Book Reviews

COMMENTARY ON GALATIANS, by F. F. Bruce; Eerdmans Publishing Co., 1982; 305 pp., no price given. (Reviewed by Prof. H. Hanko)

This book is part of the New International Greek Testament Commentary, edited by I. Howard Marshall and W. Ward Gasque. The following quote from the jacket will give some idea of the goal of the editors in this commentary series. This new commentary series is established on the presuppositions that the theological character of the New Testament documents calls for exegesis which is sensitive to theological themes as well as to the details of the historical, linguistic, textual, and critical context. Such thorough exegetical work lies at the heart of these commentaries, with general comments on sections and sub-sections being followed by a detailed verse-by-verse treatment of the text. 

An important aim of the authors is to interact with the most significant results of the New Testament research published in recent articles and monographs. This serves as a background for their own contributions to the ongoing effort to explore in greater depth the meaning of the biblical text. 

The text on which these commentaries are based is the 1973 UBS Greek New Testament, edited by Kurt Aland and others. While engaging the major questions of text and interpretation at the appropriate level of scholarship, the authors will bear in mind the needs of the beginning student of Greek as well as the pastor or layperson who may have studied the language at some time but does not now use it on a regular basis.It is difficult to evaluate a commentary properly in a short review of this sort. There is no doubt about it that F. F. Bruce, who has published many works in the field of New Testament studies, is certainly one of the great scholars of modern times. His commentary reflects his great abilities and his wide knowledge in the field. 

The commentary is, on the whole, an excellent one. It is based on sound principles of exegesis and is thorough in its exposition of the text. Anyone who contemplates preaching on the book of Galatians or who is preparing to lead a Bible-study group in this epistle could profit immensely from the book. It is almost a necessary addition to one’s library on this important book of Scripture. 

There are certain characteristics of the book which ought to-be mentioned in a review. It is not a commentary for those who have not had some training in the original Greek. The commentary is directly from the Greek, contains textual notes, and refers extensively to the rest of the Greek New Testament. 

One weakness of the book in my estimation was its lack of homiletical application. It might be answered that this is not included in the book because the purpose of the series of commentaries is not primarily to aid in sermon making. Nevertheless, this is so completely lacking that there is almost no treatment of the importance and relevance of this Word of God to the whole New Testament Church including the Church of today.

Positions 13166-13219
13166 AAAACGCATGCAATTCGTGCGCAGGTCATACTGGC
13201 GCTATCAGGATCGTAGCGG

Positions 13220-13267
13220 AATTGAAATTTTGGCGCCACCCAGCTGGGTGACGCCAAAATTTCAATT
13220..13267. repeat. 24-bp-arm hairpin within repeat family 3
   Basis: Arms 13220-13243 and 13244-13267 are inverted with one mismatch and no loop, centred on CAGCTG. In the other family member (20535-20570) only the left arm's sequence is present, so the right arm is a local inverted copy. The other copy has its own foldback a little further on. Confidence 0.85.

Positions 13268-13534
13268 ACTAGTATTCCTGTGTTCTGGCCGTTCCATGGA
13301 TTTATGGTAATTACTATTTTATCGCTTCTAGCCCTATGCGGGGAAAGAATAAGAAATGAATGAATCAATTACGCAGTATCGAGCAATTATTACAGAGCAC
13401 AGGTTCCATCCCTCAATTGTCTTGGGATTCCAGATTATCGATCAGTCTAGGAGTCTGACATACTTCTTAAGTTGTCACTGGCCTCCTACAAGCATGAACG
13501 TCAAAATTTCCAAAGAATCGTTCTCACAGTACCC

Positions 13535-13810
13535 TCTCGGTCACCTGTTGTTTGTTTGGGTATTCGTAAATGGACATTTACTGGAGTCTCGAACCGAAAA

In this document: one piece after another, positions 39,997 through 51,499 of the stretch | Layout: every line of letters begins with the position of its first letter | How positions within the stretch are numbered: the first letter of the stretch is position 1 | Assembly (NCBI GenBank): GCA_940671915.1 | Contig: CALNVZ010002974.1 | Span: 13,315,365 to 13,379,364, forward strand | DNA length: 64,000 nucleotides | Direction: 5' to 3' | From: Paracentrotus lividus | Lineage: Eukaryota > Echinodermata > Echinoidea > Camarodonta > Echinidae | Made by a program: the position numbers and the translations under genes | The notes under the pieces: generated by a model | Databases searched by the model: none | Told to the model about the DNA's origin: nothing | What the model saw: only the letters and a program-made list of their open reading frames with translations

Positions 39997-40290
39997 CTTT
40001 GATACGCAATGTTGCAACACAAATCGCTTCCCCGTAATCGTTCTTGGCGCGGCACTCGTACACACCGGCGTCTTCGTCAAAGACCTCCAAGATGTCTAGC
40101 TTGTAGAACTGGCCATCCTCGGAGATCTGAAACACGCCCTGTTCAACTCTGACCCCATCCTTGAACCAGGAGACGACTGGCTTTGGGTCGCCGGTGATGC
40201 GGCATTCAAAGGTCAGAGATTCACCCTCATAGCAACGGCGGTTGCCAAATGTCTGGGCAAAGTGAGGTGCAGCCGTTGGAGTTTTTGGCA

One doctrinal weakness which struck me was its insufficient emphasis on the juridical relation between Christ and His people in the central truth of the book: justification by faith in Christ apart from the works of the law. 

There is some historical and literary criticism, but of a more “conservative” kind. 

The book is a valuable addition to a pastor’s library.

THREE MEN CAME TO HEIDELBERG AND GLORIOUS HERETIC: THE STORY OF GUIDO DE BRES; Thea B. Van Halsema; Baker Book House, Grand Rapids, Michigan; 134 pp. (paper), $3.95 [Reviewed by Prof. H. C. Hoeksema]

The two sections of this book were originally published separately, the first by the Christian Reformed Publishing House in 1963, and the second by Eerdmans in 1961. Baker Book House has now republished them in a neat and attractive little paperback.

As the titles suggest, this book contains the stories of the origin of our Heidelberg Catechism and our Belgic Confession. The stories are historically accurate and interestingly told. The book is easy reading for a winter’s evening. 

Our teenagers could profitably read a book like this, either in connection with their catechism classes or their church history courses at school. And I mean they could read it not as a “must” assignment and a burden, but they could read it with interest and fascination and at the same time be instructed. 


IN RETROSPECT: REMEMBRANCE OF THINGS PAST, F.F. Bruce; Wm. B. Eerdmans Publ. Co., Grand Rapids, Mich. 319 pp., cloth, $13.95. [Reviewed by Prof. H.C. Hoeksema]

This is a very interesting autobiographical account by this well-known English New Testament scholar. As the dust jacket informs us, this book is actually “a rewritten version of 24 reminiscent articles by F.F. Bruce published over a two-year period in The Witness, a British magazine addressed largely to members of the Plymouth Brethren.” I must confess I was surprised to learn from this book that the author is a member of the Open Brethren. 

The book is, of course, not a contribution in the areas of theology or New Testament scholarship. It is rather in the nature of a “human interest” work. I found it very interesting, however; and it is helpful in understanding Dr. Bruce’s writings to know “where he comes from.” Recommended.